Also abbreviated as COGS, the cost of goods sold measures the direct costs that were sustained during the production of products that were sold during a certain period. In short, this managerial calculation determines how much the company spent on materials, labor, and overhead to purchase or manufacture those products that were sold during the year.
Important to remember is the fact that cost of goods sold does not include the expenses sustained to make the products that have not yet been sold – only the cost of the products that have been successfully sold is taken into account.
The reason why the latter costs are not taken into consideration is that the company that calculates this wants to find out what is called the true cost of merchandise production – specifically only the items that have been bought count towards this true cost.
The Basics of Cost of Goods Sold
The cost of goods sold helps the management teams analyze the control of the payroll costs and purchasing of certain products. Moreover, this variable is not used only by management – investors and credits also make use of it in order to calculate the gross margin of a certain business and determine the exact percentage of revenues that are available to cover the operation of expenses.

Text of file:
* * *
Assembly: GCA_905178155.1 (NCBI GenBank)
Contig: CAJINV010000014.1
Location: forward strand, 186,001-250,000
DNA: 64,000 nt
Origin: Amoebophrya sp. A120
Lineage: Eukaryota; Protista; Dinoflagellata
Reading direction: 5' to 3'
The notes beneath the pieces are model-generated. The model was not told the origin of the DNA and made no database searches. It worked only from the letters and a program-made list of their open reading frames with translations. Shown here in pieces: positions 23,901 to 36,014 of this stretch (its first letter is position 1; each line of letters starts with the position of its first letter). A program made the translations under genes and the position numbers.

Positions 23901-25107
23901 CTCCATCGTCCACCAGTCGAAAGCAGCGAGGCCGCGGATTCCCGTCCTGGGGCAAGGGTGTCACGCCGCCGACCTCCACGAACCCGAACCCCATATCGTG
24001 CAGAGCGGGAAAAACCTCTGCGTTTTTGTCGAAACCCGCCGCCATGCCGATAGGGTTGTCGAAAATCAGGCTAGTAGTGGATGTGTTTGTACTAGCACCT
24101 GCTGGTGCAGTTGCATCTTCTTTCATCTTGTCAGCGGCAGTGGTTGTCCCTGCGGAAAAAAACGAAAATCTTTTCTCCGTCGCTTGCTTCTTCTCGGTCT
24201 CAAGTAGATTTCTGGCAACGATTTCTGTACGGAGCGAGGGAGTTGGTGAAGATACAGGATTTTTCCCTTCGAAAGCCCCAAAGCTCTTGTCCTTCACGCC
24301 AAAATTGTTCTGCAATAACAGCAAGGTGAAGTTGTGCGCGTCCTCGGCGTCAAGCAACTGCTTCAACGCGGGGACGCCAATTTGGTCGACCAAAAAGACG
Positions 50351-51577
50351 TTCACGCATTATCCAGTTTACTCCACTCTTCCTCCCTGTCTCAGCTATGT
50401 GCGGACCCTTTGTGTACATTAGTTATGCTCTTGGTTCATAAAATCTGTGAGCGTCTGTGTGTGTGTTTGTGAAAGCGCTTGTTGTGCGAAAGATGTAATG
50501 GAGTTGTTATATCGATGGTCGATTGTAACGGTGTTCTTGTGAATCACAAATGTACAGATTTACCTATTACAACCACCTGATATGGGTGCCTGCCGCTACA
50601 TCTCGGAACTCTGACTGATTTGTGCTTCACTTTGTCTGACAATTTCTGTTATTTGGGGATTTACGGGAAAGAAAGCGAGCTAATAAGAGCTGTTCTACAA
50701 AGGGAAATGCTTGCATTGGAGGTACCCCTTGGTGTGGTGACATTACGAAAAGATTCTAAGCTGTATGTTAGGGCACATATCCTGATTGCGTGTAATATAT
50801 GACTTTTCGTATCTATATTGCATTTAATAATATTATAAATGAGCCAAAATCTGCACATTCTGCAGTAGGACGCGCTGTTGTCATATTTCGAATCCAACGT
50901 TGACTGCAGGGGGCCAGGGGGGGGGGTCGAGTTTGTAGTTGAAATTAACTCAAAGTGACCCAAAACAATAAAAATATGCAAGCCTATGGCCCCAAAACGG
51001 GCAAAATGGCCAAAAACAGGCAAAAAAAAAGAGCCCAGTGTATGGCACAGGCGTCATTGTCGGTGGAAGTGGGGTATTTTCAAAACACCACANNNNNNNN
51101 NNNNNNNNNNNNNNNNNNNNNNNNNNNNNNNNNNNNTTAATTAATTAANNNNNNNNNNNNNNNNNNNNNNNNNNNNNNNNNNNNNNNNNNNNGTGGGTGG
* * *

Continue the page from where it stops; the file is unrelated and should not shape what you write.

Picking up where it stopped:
The gross margin is calculated by subtracting the cost of goods sold from the total revenue. The cost of goods sold is listed on the income statement as expenses and after the total revenues for a certain period.
The Formula of Cost of Goods Sold
Calculating the COGS is quite simple and intuitive – you take the beginning inventory and add any purchases to it, after which you subtract the ending inventory for the period of time you want to find the cost of goods sold for.
As we said, the formula is pretty much straightforward. For example, when the year starts, you have a certain batch of products that are ready to be sold. After a while, you’ll buy a new batch, to refresh your stock – naturally, these are added to the beginning inventory, as you wish to find the cost of all of the goods sold in a year.
Then, obviously, you remove the prices of the ending inventory from the previous result, and you are left with the information you need to know – the COGS.
One interesting thing is that this formula doesn’t mention the order in which the inventory should be sold. Because of this, we have multiple ways to calculate the cost of goods sold, namely, first-in, first-out (FIFO), and last-in, last-out (LIFO). Moreover, you could also calculate this variable using a periodic or a perpetual inventory system.
Once again, these means of calculation are quite intuitive and you’ll get used to them in no time – but your preferences are to be taken into account as well. Each of the ways mentioned above comes with advantages and disadvantages and that’s why you have to conduct a proper research and find out which one of them fits your business the best.